Sorry for such a question,if it is too naive.

Is there any definition of complexity about gene and protein according their function?If so,what is the relation between them?

  • 2
    $\begingroup$ Could you explain a bit more about what you are asking? What do you mean by "definition of complexity according to their function?" $\endgroup$ – Amory Aug 30 '13 at 6:37
  • $\begingroup$ @Amory,like what the protein play $\endgroup$ – XL _At_Here_There Aug 30 '13 at 7:25

Proteins and genes usually are classified in superfamilies and families acording with its inner structure (mainly its domain organization). Domains are parts of the protein with its own 3D structure that usually have their own function and acts more or less in an independent manner.

However, this doesn't talk very much about their complexity. Myoglobin and hemoglobin, for instance, are very related proteins and thus are classified in the same family. However, hemoglobin forms tetramers, while myoglobin is a single molecule. It's not unheard that very close-related proteins may differ in their association with other proteins, polymeration pattern, addition of new domains, etc. Very similar poteins may have very different functions, i.e. catalyzing similar reaction in opposite directions or in very different pathways, or acting in different parts of the cell or the organism.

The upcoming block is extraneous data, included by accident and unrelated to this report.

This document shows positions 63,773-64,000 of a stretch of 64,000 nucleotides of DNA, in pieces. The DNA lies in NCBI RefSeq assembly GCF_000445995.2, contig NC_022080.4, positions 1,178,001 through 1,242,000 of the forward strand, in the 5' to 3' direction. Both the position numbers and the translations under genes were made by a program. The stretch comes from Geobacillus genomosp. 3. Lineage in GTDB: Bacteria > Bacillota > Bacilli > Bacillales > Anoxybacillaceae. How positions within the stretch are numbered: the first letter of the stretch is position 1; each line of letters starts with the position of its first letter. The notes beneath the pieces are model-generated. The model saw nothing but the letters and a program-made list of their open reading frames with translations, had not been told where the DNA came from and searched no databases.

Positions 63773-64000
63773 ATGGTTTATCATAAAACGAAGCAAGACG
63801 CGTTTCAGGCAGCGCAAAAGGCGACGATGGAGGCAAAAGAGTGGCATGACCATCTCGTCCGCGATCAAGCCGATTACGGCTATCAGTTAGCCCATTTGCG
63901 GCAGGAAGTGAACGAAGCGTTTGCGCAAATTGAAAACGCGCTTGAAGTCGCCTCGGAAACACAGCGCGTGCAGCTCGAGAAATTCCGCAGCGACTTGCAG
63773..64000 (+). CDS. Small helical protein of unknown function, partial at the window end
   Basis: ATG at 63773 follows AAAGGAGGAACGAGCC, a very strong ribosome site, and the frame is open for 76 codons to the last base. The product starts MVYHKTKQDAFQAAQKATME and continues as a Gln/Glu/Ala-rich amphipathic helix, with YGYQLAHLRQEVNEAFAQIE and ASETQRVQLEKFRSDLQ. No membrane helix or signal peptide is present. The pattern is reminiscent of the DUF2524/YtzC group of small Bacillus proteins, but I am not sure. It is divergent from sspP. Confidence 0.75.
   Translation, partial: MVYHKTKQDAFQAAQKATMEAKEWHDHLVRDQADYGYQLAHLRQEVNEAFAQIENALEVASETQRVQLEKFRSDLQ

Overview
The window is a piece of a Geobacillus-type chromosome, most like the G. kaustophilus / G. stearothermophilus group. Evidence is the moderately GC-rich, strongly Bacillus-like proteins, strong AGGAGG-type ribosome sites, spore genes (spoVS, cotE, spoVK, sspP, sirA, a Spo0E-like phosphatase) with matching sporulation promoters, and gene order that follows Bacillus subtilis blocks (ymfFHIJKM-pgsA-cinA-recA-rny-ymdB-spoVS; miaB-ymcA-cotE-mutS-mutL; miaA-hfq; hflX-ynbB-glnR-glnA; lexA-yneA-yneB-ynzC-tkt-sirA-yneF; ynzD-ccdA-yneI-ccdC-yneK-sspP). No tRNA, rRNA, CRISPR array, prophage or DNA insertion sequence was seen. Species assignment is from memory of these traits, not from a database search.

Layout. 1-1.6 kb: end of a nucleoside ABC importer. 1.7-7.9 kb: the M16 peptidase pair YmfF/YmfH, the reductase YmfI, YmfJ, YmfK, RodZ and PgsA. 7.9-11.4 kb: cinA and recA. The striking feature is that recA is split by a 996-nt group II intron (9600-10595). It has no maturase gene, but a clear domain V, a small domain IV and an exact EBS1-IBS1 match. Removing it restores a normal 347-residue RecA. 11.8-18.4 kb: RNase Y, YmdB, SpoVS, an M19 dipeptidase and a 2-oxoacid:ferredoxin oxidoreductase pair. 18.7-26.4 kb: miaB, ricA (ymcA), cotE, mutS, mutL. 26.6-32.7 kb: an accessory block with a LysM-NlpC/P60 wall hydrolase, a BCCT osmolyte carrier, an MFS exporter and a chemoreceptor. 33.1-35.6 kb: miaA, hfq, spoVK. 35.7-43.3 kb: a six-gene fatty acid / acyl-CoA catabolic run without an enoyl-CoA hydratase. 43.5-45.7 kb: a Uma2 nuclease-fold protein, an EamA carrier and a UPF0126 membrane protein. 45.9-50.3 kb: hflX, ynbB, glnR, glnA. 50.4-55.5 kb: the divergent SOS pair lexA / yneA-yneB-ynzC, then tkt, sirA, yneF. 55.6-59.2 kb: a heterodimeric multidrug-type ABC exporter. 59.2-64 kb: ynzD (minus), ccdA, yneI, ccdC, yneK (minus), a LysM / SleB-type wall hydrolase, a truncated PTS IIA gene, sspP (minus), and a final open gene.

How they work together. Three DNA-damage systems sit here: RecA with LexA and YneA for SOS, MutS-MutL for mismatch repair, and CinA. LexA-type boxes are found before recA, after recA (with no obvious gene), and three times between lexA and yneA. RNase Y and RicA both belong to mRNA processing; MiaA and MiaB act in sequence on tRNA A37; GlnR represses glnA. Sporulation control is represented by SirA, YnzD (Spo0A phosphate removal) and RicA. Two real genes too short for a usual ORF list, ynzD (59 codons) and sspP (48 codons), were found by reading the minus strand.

In biology, it is desirable for any classification to be based in evolutionary criteria, since not only it is a more neutral and unbiased way to classify biological things, but also provide information about the origin and structure of those. You could classify proteins by their structure, number of motifs, number of domains, number of different domains, size, function (in fact, there is a very useful and widely used classification for enzymes), etc; and you could classify the genes according to its number of exons, structure of its promoter/enhancer, policystronic or not, etc. However, this classification will usually prove itself to be inferior to an evolutionary classification.

| improve this answer | |

Your Answer

By clicking “Post Your Answer”, you agree to our terms of service, privacy policy and cookie policy

Not the answer you're looking for? Browse other questions tagged or ask your own question.